photo/filmstrip.jpgA package under the tree marked “Open Me First” indicates a special present that will be used to create photographic memories of the celebration that is about to begin. In the “old days” of film photography, it was fairly easy to unwrap the camera, load the film, look through the viewfinder, and press the shutter button to take the picture. Today’s digital cameras are different.

Although you can still frame the picture and click the shutter, there is much more to learn. Before you can use the camera effectively, you will need to know how to review your photos, how to adjust the settings, and how to delete a photo you don’t want to save. Even if you have used a digital camera before you will find that each brand and model works slightly differently. So my first tip on using your new digital camera to photograph your family gathering this year is an obvious one. My other tips will also save you a little frustration and make your picture taking just a little better.

  1. Read the manual before you start to take the pictures. If you want to surprise your recipient you might consider giving them the camera early or reading the manual yourself so you can give them some tips on how to use it.
  2. If the camera takes regular batteries, make sure you have fresh batteries of the proper size available. If the camera has a proprietary rechargeable battery, be sure to charge it up before the celebration. Also consider buying extra batteries and/or an extra battery pack.
  3. Digital cameras don’t use film. Instead they store the images on small removable, reusable cards, which are called media cards or memory cards. There are several different types of media cards like SmartMedia (SM), Compact Flash, and Memory Stick cards, These cards come in different sizes given in megabytes (MB) or gigabytes (GB). As the number of megabytes of storage capacity increases, so does the number of pictures that can be stored on the card.The number of pictures that each card can hold will depend on the resolution used to take the picture. But the 16 MB or 32 MB cards that come with some digital cameras will hold only a few pictures. If your camera has a low-capacity card, you can easily buy a larger one. The prices on 256 MB, 512 MB, and 1 GB cards have dropped recently so you will want to consider purchasing an additional higher-capacity card. FYI, a gigabyte is equal to 1,024 megabytes. So the 1 GB card is the largest of those mentioned here.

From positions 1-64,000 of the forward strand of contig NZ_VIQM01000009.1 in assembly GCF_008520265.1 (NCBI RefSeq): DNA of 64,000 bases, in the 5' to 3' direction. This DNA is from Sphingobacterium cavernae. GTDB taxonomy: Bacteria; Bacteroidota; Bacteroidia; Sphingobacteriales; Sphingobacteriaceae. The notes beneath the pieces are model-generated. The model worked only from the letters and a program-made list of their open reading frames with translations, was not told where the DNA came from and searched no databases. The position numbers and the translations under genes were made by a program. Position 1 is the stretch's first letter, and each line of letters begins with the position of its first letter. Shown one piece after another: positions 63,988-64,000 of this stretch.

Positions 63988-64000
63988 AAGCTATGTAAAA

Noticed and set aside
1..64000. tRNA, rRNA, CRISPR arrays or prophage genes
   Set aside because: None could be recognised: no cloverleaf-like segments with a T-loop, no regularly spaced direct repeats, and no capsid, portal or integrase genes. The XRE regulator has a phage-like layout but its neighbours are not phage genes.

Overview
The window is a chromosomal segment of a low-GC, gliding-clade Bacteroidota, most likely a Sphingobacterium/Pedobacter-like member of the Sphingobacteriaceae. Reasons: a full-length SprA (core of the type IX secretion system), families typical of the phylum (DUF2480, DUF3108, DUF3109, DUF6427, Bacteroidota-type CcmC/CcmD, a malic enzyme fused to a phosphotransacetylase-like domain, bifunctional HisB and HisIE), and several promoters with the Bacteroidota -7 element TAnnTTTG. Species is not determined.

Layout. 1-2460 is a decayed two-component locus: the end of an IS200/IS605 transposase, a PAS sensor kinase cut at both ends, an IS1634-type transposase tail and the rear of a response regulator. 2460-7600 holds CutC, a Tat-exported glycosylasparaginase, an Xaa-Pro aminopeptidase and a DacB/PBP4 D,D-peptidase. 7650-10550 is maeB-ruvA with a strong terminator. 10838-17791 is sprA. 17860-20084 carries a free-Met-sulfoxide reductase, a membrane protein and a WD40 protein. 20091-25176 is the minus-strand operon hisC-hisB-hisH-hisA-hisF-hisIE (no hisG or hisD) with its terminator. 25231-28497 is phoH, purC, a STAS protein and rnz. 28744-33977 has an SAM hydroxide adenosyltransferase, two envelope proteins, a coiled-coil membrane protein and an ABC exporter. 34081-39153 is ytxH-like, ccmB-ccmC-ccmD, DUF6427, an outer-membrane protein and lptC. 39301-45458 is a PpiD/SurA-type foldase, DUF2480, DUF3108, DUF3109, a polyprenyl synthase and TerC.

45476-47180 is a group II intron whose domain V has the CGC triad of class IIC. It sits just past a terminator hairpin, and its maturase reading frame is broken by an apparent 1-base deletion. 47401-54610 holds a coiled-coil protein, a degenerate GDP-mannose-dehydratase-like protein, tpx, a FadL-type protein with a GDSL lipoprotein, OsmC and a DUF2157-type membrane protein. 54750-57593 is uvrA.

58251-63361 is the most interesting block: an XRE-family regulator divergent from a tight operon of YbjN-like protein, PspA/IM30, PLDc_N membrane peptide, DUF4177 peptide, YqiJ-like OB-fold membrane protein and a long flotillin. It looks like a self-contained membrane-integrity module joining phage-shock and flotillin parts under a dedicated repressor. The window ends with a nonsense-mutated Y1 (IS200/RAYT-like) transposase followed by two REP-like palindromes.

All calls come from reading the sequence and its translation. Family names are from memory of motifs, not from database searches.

4. Decide the resolution of the photos before you start taking pictures. Most digital cameras can be set to take photos in different resolutions. The higher the resolution, the more room the picture takes on the media card. Taking pictures in a lower resolution will let you store more photos on your media card, but the photos will not have as much clarity as those taken at a higher resolution. Also, low resolution may be fine for printing 4 x 6” photos, but will not be acceptable for creating larger prints. If you purchase a media card with higher storage capacity, you can take your first photos at the highest resolution, then decide what setting is right for you later.
  5. Some computers have built-in media card readers. If yours doesn't, consider purchasing a card reader. This is a small device that plugs into the USB port on your computer and has a slot for a media card. You purchase one that takes the type of media card used in your camera. When you complete your photo session, you take the media card out of the camera and put it in the card reader. The card reader shows up in My Computer like it is a drive. Then you can simply drag or copy your photos to your computer. This conserves the battery power of your camera and makes transferring photos easier.
  6. Buy a case to protect your camera. Whether you choose a belt case for a small camera or a full-fledged camera bag for a larger camera, it is always good to keep your camera well cared for.

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